Waiting For Asparagus and Living “As If”

This past Friday, I was lamenting the fickle, seemingly  mean-spirited nature of some people as I stepped along the top of a narrow concrete curb conversing with our realtor about the latest development in our land quest. We were discussing possible outcomes and the sellers’ motives when I spotted some peculiar looking stalks in between the curb and an old garage. As soon as it registered what those alien-looking plants were, I was instantly feeling more optimistic about the whole debacle. The asparagus I had been waiting for many long years had arrived.

Eight or nine years ago, I read Animal, Vegetable, Miracle by Barbara Kingsolver, and family, for the first time. Without having any idea all that I would go through in the intervening years to arrive at this moment, I made myself some lifestyle pledges upon reading and rereading that book. One of the more symbolic pledges was that I would one day have a place to grow my own food and live there long enough to see asparagus come to fruition, a process that notoriously takes 2-3 seasons.

Barbara is so dedicated to growing this vacillating veggie that in the chapter she called “Waiting for Asparagus”, she recounted having planted it outside apartments and college dorm rooms before she ever owned a home. Its season, both in and out of the supermarket, normally so good at passing off zombie, passport-carrying produce as edible way past its prime, is short. It takes a long time to grow to a harvest-worthy crop. But when it is good, it is a pure delight. And, like my astounding partner and this massive lifestyle change I unwittingly set in motion all those years ago, it is worth both the work and the wait.

That wild asparagus told me to keep working and waiting. It told me to not lose hope in spite of some seemingly unfavorable circumstances. And as our new friend Carmen told us the day before, it told me to act as if the life we are aspiring to is already happening because it is happening.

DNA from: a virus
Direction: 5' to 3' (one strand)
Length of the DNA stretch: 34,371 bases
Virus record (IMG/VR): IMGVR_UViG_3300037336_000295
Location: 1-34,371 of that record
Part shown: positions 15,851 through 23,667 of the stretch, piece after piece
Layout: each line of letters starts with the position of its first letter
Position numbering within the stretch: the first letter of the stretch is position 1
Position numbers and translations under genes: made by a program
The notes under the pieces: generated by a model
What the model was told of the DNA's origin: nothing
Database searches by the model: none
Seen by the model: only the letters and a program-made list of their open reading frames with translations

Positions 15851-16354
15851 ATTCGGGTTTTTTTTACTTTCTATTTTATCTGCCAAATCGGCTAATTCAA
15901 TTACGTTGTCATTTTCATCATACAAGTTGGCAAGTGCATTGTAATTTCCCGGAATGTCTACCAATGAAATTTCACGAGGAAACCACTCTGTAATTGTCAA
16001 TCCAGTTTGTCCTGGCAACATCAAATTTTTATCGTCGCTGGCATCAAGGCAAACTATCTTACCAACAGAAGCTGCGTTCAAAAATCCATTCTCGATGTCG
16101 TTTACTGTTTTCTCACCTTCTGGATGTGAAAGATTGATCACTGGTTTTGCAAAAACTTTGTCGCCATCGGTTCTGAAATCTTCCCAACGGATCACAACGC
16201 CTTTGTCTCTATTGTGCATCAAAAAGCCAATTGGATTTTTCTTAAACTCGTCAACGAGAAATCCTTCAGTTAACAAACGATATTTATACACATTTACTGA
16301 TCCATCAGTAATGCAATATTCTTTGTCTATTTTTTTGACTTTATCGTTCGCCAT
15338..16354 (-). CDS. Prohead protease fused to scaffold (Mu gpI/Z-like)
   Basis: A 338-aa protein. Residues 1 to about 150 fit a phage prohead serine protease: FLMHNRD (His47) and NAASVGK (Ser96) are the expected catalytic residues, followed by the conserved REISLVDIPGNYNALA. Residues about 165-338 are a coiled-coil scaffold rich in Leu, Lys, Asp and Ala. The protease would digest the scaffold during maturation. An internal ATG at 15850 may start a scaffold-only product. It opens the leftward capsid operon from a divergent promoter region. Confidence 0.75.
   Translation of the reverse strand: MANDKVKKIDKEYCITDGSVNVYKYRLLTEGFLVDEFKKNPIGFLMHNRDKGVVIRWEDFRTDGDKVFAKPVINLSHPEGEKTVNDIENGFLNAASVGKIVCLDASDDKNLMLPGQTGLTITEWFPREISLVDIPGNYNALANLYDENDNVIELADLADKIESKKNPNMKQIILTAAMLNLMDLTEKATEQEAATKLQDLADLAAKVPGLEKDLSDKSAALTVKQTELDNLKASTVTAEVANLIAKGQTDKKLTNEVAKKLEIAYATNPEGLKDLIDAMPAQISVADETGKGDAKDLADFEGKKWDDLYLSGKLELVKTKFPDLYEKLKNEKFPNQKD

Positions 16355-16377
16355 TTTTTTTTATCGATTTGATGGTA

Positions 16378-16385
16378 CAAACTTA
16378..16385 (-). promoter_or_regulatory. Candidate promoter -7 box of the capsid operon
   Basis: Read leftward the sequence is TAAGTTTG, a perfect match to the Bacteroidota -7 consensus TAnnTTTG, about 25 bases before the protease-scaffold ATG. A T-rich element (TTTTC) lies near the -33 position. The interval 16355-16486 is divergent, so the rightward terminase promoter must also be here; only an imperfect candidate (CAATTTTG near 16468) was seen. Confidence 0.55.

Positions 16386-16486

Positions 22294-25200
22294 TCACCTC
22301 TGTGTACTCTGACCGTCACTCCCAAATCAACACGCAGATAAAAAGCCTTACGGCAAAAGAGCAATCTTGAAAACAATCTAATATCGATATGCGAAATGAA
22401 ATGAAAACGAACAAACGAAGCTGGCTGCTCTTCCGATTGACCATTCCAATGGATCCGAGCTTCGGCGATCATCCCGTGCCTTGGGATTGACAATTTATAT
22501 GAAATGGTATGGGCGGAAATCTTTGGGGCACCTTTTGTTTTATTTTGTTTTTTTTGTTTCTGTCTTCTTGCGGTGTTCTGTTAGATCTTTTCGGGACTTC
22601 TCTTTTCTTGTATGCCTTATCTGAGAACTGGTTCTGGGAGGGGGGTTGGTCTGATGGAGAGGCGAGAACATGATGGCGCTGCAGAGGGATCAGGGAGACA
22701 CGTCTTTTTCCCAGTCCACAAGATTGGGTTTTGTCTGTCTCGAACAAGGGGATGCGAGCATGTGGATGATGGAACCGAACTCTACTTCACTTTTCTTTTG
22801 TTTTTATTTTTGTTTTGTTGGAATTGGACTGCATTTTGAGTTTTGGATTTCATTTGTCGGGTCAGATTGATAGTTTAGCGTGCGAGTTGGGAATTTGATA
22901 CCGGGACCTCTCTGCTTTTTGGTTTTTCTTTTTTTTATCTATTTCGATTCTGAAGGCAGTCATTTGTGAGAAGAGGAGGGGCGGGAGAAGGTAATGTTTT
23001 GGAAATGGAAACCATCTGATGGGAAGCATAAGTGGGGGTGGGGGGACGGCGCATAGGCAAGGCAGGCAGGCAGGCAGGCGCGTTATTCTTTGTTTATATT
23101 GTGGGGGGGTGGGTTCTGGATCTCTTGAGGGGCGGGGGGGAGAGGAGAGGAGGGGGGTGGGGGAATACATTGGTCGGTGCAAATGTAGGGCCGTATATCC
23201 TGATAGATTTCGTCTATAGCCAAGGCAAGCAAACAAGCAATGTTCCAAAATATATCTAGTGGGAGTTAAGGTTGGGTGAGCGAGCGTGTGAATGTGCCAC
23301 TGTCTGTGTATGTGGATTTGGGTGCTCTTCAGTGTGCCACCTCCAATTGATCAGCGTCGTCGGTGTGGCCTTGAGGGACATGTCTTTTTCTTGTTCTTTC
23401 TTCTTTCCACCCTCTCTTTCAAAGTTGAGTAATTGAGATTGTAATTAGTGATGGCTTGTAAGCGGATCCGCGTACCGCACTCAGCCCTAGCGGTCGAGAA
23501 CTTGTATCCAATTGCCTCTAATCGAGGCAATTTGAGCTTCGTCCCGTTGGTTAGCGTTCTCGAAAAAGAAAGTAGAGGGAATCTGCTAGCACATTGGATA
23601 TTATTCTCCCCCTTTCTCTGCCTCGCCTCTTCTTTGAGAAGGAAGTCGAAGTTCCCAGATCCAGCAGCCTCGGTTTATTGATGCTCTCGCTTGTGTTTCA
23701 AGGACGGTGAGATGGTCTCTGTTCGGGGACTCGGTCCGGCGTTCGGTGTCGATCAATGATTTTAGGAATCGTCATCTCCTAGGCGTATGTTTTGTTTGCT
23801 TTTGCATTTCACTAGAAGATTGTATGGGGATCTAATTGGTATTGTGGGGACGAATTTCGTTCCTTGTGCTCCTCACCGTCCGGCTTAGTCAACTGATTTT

And I can see it now. Maybe finding a trailer already set up for the exact tiny house we had been planning to build helped me to visualize the potential in a piece of land I couldn’t see in any of the others we had previously visited. Or maybe this is the “right” piece of land. Maybe it isn’t. But being here with these gracious, sweet people in this magnificent place has certainly helped solidify the feeling of home we’ve been longing for since we closed the door on our old place for the last time.

So, as we await the word on our counter-to-the-counter-offer on our second potential parcel of land, we will continue to live as if it is already ours. Not that we’re going to set up camp there and start lobbying for squatters’ rights, but we are going to keep the wheels in motion everywhere we can. We’re going to transplant our little seedlings into easily moved containers to keep them growing. We’ll keep liquidating our remaining superfluous stuff and readying our tiny house plans with the intent of being back here to start the build within about a month. Perhaps it is foolhardy hubris to bank on something that might not happen, but doing nothing will get us exactly that. Odds are that laying the groundwork, planting the seeds, will eventually yield something. We just might have to wait a bit longer for our own asparagus to manifest. 😉


Engaging Commentary?

Please log in using one of these methods to post your comment:

WordPress.com Logo

You are commenting using your WordPress.com account. Log Out /  Change )

Google+ photo

You are commenting using your Google+ account. Log Out /  Change )

Twitter picture

You are commenting using your Twitter account. Log Out /  Change )

Facebook photo

You are commenting using your Facebook account. Log Out /  Change )

Connecting to %s